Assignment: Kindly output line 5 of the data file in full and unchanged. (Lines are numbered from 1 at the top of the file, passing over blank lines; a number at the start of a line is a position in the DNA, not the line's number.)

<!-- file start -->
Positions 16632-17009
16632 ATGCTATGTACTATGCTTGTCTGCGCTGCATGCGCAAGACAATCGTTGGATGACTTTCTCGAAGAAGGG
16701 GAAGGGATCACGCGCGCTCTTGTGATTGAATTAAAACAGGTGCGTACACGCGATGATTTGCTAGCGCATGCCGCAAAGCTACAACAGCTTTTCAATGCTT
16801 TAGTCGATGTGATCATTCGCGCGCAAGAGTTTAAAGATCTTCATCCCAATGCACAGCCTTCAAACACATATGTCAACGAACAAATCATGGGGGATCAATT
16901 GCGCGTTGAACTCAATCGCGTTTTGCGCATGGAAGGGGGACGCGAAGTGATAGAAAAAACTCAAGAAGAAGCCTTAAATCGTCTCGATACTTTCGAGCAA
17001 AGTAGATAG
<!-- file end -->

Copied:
16901 GCGCGTTGAACTCAATCGCGTTTTGCGCATGGAAGGGGGACGCGAAGTGATAGAAAAAACTCAAGAAGAAGCCTTAAATCGTCTCGATACTTTCGAGCAA